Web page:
BasicallyThis week, stories of a huge chocolate cake. Fifty-nine missiles hit who-can-even-remember. Scary developments for Planned Parenthood. Memories of the good old days when United only broke guitars. Props to Trudeau for sparking up the bill. Plus it was Passover. It was Easter. And it was Coachella. Kendrick Lamar. Damn.
When Leslie Jamison became a stepmother, she found herself stepping into an archetype that, for centuries, we’ve only known how to frame negatively. Only the Icelandic seem to allow for kind stepmothers in their storytelling. We create our myths as frames of reference for our reality — they can be warning signs or they can be cages. Or, as she writes it, they can be something else entirely.
Family is so much more than biology, and love is so much more than instinct. Love is effort and desire — not a sentimental story line about easy or immediate attachment, but the complicated bliss of joined lives: ham-and-guacamole sandwiches, growing pains at midnight, car seats covered in vomit. It’s the days of showing up. The trunks we inherit and the stories we step into, they make their way into us — by womb or shell or presence, by sheer force of will. But what hatches from the egg is hardly ever what we expect: the child that emerges, or the parent that is born. That mother is not a saint. She’s not a witch. She’s just an ordinary woman.
The retail industry is deeply confused. The largest players continue to develop whiz-bang immersive shopping tech even as they acknowledge that shoppers don’t really care. But retailers just can’t help themselves; they’re under the spell of consultancies and software service providers who offer incantations like “the holy grail now for retailers is creating digital empathy,” and speak of “community,” “entertainment,” and “interaction” as if they were à la carte product features.
As for the entertainment industry, they have a far more practical approach to “augmented reality.” Coachella (underway this weekend) and “Oldchella” manage to transform the desert into a hospitable oasis and transport boomers back to their youth. The holograms are incidental.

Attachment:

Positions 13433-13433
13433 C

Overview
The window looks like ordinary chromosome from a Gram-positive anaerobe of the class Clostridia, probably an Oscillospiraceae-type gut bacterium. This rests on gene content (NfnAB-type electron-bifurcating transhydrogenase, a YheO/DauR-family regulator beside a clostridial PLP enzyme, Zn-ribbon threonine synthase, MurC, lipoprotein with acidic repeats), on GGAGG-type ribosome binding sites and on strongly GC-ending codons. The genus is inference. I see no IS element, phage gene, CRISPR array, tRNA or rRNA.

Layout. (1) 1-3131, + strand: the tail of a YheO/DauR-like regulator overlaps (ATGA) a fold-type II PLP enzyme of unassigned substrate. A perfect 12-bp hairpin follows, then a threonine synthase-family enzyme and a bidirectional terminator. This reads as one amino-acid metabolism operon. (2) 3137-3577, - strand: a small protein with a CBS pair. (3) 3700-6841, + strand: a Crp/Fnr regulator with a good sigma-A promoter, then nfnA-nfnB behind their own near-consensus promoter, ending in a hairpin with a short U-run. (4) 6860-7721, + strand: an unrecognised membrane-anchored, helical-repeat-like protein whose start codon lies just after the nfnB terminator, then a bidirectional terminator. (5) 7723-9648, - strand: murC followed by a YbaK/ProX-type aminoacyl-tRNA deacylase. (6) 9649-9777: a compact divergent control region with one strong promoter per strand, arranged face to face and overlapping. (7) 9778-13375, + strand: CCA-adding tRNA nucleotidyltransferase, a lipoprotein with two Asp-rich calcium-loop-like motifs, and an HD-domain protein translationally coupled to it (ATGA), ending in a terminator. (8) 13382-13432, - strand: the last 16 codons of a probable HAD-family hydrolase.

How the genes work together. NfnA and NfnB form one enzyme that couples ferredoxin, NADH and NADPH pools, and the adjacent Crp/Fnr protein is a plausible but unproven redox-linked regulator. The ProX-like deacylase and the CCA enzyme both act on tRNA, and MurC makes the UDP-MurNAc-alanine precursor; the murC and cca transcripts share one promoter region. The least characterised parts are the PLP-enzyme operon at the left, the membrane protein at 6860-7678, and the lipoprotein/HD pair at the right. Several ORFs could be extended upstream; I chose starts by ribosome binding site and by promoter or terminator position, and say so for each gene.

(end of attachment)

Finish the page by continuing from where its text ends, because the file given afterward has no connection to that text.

In The Moderators, the latest moody doc short from Laura Poitras and co.’s Field of Vision project, Adrian Chen and Ciaran Cassidy head to India to meet the brave souls toiling in a dimly lit cubicle farm to keep our virgin eyes safe from dick pics.
One of the standout works at the current Whitney Biennial is Postcommodity’s chaotic rush of video from the Mexican border, A Very Long Line. In this conversation with BOMB, the artists talk about borders as marketplaces, micro-economies fuelled by fear. “Moving bodies generate this system. They create, supposedly, some justification to play this market out.”
Welcome to the fertility casino, where doctors guarantee you a baby or your money back. Guaranteed.
Tim Wu on attention theft, gas station TV, and how ads in every corner of our existence might somehow be bad for our mental health. If we were the sort of email that peppered GIFs throughout, you’d find Rowdy Roddy Piper and his sunglasses right here.
If games are literature, it’s ok for them to be really boring, right?
Helen Rosen bids farewell to Lucky Peach, celebrating its legacy of taking the stuffy visual language of food and messing it up gloriously.
Just in time for #F8, these are the facts of the Fast & Furious franchise.
And just in time for the end of the world, these are the quantified trends of apocalypse fiction.
A hearty props to Warren Ellis for his recent Buckslip shout-out. For the uninitiated, his Orbital Operations newsletter is an odyssey into that brainy man's head, and well worth the trip.
And that, as they say on the planet Earth, is that.
Spread the word about us. On the toast of the internet.
Subscribe to Buckslip
Every second Sunday afternoon (Toronto time), we’ll appear in your inbox with our links and what we think of them. Otherwise we’ll leave you alone.